Forced though this may sound — bulk-rate letters announcing that “you may have already won the Publisher’s Clearing House Sweepstakes, COLIN MARSHALL,” come to mind — Julian reins it in and ultimately produces a comfortably un-hokey handbook. References to Regis Philbin and Project Runway date it, the occasional malapropism (“the necktie has always spoken multitudes about our culture”) throws a bump in the road, and some of the suggested “trend” looks (appearing alongside a range of “luxury,” “classic,” and “contemporary” ensembles) may well strike us as ghastly should we revisit them a decade hence, but I couldn’t spot anything fundamentally unsound. Then again, while classically inclined, I don’t rank among the world’s strictest menswear enthusiasts. They might not appreciate instructions to “unbutton your top button to communicate ease and sophistication,” they certainly wouldn’t like Julian’s suggestion to “go for the pre-tied wraparound” bow tie, and, while they couldn’t really argue with the notion that their closet should contain “five great T-shirts,” I doubt they could find much usable guidance in it either.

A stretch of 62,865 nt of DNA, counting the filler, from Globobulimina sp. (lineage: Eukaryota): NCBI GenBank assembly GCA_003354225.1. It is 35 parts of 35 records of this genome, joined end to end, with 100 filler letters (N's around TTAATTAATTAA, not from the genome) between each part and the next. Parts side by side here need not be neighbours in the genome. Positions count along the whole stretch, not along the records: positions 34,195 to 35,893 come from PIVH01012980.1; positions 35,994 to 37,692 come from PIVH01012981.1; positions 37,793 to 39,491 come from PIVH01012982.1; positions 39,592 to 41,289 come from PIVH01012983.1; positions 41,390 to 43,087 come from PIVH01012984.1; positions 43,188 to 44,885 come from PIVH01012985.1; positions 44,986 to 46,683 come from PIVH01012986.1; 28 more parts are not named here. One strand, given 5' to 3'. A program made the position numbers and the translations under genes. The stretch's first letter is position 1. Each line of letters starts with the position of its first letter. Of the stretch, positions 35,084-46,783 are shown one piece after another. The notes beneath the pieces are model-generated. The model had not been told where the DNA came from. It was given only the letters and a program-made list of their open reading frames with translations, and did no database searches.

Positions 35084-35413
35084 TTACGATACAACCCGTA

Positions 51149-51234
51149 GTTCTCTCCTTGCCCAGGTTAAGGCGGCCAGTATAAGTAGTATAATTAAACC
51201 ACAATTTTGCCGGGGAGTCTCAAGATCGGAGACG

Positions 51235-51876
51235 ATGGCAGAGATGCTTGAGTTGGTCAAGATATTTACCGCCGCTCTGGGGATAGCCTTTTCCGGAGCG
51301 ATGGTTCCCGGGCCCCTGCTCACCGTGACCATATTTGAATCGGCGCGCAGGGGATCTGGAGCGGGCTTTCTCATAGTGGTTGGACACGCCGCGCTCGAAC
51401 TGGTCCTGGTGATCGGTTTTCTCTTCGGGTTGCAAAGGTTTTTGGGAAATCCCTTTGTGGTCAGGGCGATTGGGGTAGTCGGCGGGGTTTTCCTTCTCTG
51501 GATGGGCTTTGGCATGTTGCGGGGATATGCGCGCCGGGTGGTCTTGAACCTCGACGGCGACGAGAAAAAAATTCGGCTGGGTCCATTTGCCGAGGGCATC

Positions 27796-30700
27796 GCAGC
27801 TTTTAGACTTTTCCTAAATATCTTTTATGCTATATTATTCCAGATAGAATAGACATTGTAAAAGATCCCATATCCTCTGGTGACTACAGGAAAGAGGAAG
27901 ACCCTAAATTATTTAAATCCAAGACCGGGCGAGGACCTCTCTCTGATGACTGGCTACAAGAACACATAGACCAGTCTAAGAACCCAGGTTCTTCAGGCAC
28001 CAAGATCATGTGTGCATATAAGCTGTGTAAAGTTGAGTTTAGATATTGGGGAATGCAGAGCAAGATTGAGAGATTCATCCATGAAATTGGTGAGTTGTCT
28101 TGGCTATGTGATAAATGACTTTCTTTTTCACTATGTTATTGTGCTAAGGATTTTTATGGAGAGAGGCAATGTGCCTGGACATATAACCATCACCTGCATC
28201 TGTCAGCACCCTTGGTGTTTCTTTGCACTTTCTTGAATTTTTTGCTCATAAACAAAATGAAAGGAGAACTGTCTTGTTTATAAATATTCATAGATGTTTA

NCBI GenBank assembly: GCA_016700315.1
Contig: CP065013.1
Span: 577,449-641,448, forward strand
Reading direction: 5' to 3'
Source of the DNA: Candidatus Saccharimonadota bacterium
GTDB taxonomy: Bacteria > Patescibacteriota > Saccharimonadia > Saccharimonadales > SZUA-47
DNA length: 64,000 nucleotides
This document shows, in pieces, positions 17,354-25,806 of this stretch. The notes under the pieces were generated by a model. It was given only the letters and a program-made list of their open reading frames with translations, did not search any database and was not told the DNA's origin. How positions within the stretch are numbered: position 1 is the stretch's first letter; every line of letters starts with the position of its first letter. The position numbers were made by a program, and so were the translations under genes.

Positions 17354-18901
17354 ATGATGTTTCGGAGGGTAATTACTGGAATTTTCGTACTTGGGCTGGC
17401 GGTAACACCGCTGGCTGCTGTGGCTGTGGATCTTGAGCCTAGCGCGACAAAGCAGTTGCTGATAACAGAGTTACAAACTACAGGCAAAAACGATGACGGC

“When someone’s pants are too short, you may think, Hey, that guy should have a party and invite his pants to meet his shoes. The break is that party.” Dedicated rule-followers cluster at both the novice and master’s ends of the menswear spectrum, and lines line that one tell you which group might benefit most from this book. Call it corny if you must, but nobody who reads it will forget what element of trouser cut the term “break” denotes. Julian also teaches his readers to identify button quality by thickness, which points of jacket fit “even the least self-aware guy” can identify and evaluate, and that they can request compartments for “iPods, PSPs, and anything else” built into the made-to-measure suits, which they should refrain from wearing more than twice a week. We have here, in other words, a volume pitched for the most part to the defensive dresser, who seeks strategies to avoid looking bad as much as or more than he seeks the combined self- and sartorial knowledge that makes for dressing expertise. But the former opens a gateway to the latter, as Julian shows he knows by planting seeds in the reader’s mind: “A suit is good when it brings attention to the man in the suit, not to the suit itself.” “Concern yourself not with what’s in or out but with what looks good on you.”